Sobriety has helped her start to process it all. “I was like, ‘If this is a crutch that’s keeping me from being my best self’ [referring to alcohol], ‘I have to get rid of it and find what’s keeping me from being myself. Why can’t I present myself to the world? Why am I nervous to give myself over to the world when it’s always been so easy?’
“Even with horrible headlines and fat shaming and you name it, I’ve always been comfortable being open.”
Yes, 39 may be a little young to publish a memoir, but her fan base is also about 39 now
When I told her that Billie Eilish has said she wears baggy clothes so that no one can comment on her body, Simpson said: “I’m so happy that there’s somebody out there that talks about that and can do that. I think that is why people gravitate toward her. She’s unique and something new and something fresh and something honest to people. Music’s just not the same as it was when I was in it.”
Simpson didn’t join a programme to treat her alcohol addiction because she “would take care of everybody else first and then forget about why I was even there in the first place”. But she relates to the need for community around sobriety. Her husband of 5½ years, former NFL player Eric Johnson, stopped drinking the day she did.
For better or for worse, it has never been Simpson’s music that has made her dear to us, although songs (and videos) like I Wanna Love You Forever and With You had their charms.
It’s not her clothing line, either. Well, it’s partly the clothing line. There’s something distinctly inspiring about how quietly successful she has been with it. At one point, the Jessica Simpson Collection cleared $1 billion in sales in a single year, according to the memoir. The business isn’t currently growing, she told me, but that may be because she hasn’t promoted it in a long time.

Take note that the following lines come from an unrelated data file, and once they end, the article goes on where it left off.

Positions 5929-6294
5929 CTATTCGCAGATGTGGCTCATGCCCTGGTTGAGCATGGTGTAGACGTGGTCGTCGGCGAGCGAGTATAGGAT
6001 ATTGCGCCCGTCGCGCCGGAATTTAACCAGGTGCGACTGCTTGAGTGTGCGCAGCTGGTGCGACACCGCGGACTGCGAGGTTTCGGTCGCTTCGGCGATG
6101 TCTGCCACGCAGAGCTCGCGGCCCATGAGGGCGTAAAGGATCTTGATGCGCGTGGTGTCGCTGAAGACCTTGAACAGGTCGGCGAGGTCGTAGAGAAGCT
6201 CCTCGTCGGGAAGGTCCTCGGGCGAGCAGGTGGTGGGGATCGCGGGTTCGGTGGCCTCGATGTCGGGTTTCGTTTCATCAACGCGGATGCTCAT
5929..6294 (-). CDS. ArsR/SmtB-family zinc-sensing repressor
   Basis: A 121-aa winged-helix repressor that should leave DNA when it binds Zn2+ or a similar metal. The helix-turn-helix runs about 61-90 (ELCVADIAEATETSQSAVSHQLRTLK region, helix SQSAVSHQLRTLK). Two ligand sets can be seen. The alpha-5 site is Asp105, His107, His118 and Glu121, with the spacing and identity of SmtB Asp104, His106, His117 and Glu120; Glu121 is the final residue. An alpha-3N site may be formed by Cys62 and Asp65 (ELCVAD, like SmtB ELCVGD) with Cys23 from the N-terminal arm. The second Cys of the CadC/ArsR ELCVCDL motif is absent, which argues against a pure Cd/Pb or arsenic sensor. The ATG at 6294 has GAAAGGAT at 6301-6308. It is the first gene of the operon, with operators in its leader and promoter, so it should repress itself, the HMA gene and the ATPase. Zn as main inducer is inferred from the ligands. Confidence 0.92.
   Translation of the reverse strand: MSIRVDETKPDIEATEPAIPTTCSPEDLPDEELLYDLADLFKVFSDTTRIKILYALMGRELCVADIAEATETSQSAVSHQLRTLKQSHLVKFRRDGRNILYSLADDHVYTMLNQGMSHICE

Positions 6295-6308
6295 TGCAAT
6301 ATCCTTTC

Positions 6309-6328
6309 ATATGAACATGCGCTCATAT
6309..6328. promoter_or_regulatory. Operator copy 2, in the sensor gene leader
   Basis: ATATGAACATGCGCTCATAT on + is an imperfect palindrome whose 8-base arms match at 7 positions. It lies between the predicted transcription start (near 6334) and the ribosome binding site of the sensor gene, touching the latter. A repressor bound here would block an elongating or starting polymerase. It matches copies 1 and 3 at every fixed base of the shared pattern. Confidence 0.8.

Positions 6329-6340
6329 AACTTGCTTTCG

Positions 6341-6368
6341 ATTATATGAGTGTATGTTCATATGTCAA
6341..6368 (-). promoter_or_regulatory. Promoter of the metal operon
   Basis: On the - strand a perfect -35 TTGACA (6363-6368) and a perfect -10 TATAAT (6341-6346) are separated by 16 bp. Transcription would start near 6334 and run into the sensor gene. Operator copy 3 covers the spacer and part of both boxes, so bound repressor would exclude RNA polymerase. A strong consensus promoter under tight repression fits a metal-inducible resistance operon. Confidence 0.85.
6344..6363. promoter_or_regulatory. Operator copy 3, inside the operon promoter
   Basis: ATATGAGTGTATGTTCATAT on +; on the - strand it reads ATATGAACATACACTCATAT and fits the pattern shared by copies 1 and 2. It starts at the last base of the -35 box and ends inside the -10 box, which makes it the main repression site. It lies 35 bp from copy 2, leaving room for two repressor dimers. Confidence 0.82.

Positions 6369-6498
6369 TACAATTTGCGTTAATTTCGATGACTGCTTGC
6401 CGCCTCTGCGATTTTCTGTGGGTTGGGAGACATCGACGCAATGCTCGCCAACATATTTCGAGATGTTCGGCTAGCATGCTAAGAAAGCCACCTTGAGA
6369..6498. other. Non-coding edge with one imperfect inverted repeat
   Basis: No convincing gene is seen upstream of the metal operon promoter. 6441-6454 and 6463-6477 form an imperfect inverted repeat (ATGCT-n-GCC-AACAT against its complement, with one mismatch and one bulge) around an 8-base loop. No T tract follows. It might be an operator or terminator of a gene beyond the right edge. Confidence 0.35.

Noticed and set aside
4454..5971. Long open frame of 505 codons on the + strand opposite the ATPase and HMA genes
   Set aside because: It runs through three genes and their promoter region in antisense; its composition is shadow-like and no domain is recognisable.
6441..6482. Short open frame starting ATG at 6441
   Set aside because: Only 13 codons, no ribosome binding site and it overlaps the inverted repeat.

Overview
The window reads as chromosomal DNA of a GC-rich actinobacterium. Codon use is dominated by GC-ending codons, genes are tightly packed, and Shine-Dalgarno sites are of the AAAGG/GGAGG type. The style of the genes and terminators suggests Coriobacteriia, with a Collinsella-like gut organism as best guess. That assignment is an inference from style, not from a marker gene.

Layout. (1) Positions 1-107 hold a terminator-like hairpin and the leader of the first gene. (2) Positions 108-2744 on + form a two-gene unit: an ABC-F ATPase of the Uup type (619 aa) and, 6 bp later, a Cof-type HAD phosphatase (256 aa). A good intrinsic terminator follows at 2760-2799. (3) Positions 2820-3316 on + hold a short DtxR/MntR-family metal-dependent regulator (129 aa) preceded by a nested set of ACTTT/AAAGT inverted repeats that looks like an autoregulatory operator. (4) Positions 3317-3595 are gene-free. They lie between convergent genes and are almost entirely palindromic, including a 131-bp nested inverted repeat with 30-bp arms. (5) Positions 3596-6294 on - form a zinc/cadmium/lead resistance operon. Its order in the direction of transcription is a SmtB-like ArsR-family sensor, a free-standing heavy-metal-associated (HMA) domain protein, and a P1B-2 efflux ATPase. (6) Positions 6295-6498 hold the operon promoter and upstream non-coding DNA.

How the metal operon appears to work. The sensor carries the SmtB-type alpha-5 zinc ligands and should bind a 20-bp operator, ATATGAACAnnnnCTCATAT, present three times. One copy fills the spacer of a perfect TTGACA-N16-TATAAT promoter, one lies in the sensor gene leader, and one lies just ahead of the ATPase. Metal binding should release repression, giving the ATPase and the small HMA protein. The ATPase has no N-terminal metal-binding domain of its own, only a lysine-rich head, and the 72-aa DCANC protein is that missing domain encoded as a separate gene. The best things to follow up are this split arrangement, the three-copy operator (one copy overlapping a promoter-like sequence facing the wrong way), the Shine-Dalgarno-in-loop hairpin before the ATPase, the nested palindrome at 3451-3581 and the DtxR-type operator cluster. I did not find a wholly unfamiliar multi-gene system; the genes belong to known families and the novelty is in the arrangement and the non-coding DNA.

The last time she did was on The Ellen DeGeneres Show in late May of 2017. It’s hard to watch. In her memoir, she apologises to DeGeneres and to viewers. She drank before going on-air. It was after this appearance that Auslander (39) put together an intervention plan.
She and Simpson’s best friend, CaCee Cobb, were nervous to confront Simpson; they thought she would get upset and cut them out of her life.
The four of us, including Simpson, talked in the in-home recording studio, which is decorated like an Anthropologie dressing room meets VH1’s Storytellers.
Cobb, whom you may remember as Simpson’s best friend and former assistant on Newlyweds, said: “We’ve been together for 20 years, you know what I mean? I know her better than I know anybody. And I knew that would happen out of her defence mechanism, but I was more afraid that if I was cut out and Lauren was, there would be nobody left to take care of her, to get her help.”
Of Simpson’s drinking, Cobb (42) said: “She wasn’t mean. She wasn’t one of those alcoholics that lashed out at people. It was still this” – she motioned to the invisible but very real tether she and Simpson have between them – “just ...”
“Sad,” Simpson said, completing the sentence.
In early November 2017, Cobb sensed that Simpson was ready to address her problem after a particularly drunk Halloween. The intervention ended up being impromptu, while Simpson was getting her hair dyed.
“It wasn’t planned that day,” Cobb said. Things “just got crazy, I saw a window, and it just happened.”
Simpson has good instincts. They led her to break through the crowded blond pop star landscape with a reality show; they led her to create a clothing line that her fans could afford (she told me she knows her fans have to save up to buy a pair of boots, so “if you price them at $500, that’s hard”); and they led her to write this book.
Yes, 39 may be a little young to publish a memoir, but her fan base is also about 39 now, and frankly, it just feels nice that one of the pop stars from my teendom has delivered on the 20-year-old promise that they’re just like us . . . only richer and prettier and with great, but maybe not greater, expectations. We still need something to aspire to, I suppose. – New York Times